Yesterday my hip was still giving me some grief, so I contacted a good friend of mine Deanne Tomasino, a sports massage therapist. I’ve seen her before, particularly during my marathon training a few years ago. Not surprisingly marathon training is rather brutal on the body, and a good massage therapist can help the body with recovery and injuries.
Why would you get sports massage therapy?
It’s not something that you do for relaxation, since it’s often deep into the muscle tissue and painful.
The two main areas that massage therapists can help with are:
- Injury prevention
- Injury rehabilitation
Although it is popular there is mixed research over it’s effectiveness. However despite this, you would be hard pressed to find a professional sportsperson who does not use massage therapy. Paula Radcliffe is a prominent user of massage and cites it as one of prime factors in keeping her running.
One reason I enjoy (if ‘enjoy’ is the right word for a rather painful treatment) these treatments is that Deanne is is very knowledgeable therapist. She has a passion for learning about the body and how it works, and this is reflected in her treatments.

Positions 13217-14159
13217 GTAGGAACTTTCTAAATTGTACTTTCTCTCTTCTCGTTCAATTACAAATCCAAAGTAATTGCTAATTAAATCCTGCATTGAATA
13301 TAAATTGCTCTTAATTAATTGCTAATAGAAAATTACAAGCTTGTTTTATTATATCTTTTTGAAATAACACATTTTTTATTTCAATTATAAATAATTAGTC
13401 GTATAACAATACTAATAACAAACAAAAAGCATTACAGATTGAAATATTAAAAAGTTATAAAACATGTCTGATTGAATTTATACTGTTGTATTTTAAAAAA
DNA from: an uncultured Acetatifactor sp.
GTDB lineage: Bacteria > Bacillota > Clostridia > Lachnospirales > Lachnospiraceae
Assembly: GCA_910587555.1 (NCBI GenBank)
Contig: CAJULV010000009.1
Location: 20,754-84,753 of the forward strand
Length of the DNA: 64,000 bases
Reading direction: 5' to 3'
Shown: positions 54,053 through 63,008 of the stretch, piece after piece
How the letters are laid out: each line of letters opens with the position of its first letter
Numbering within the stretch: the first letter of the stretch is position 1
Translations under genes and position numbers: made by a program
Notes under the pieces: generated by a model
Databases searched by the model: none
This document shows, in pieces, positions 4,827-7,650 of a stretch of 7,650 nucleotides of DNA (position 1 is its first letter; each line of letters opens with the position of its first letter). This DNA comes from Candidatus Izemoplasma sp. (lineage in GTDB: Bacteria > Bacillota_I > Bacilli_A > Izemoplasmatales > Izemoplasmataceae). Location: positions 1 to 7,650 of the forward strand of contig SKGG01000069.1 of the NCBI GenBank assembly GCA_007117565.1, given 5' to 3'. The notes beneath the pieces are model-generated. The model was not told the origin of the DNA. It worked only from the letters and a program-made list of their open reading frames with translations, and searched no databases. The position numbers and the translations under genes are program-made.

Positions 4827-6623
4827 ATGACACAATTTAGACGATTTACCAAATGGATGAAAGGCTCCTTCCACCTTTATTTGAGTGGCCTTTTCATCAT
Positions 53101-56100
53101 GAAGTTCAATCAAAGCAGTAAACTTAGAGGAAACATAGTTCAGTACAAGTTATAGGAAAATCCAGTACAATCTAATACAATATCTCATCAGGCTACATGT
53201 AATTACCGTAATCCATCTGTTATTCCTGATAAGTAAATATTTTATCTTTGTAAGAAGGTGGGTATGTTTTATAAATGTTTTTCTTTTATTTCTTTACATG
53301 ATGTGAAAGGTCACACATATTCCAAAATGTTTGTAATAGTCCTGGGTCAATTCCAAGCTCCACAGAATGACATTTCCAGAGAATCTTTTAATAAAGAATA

During the treatment she worked on my injured hip, and diagnosed a small tear in the tendon of my glutes. It could be worse – tendons take time to heal, but not as long as ligaments. Running is OK at the moment, but I’ll have to sideline heavy squats and dead-lifts for the next few weeks. I suspect that the rowing yesterday aggravated the injury, so I’ll put that to the side too.
Another interesting thing to come out of the treatment was that the right side of my back is more muscular than the left. Deanne says that difference between the two sides is obvious to the eye. Not only that but the muscles on the right are much tighter than those on the left, which may be either a cause or effect of the hip injury.
I expect to feel sore from he treatment tomorrow, but it should help me recover for the race this Saturday.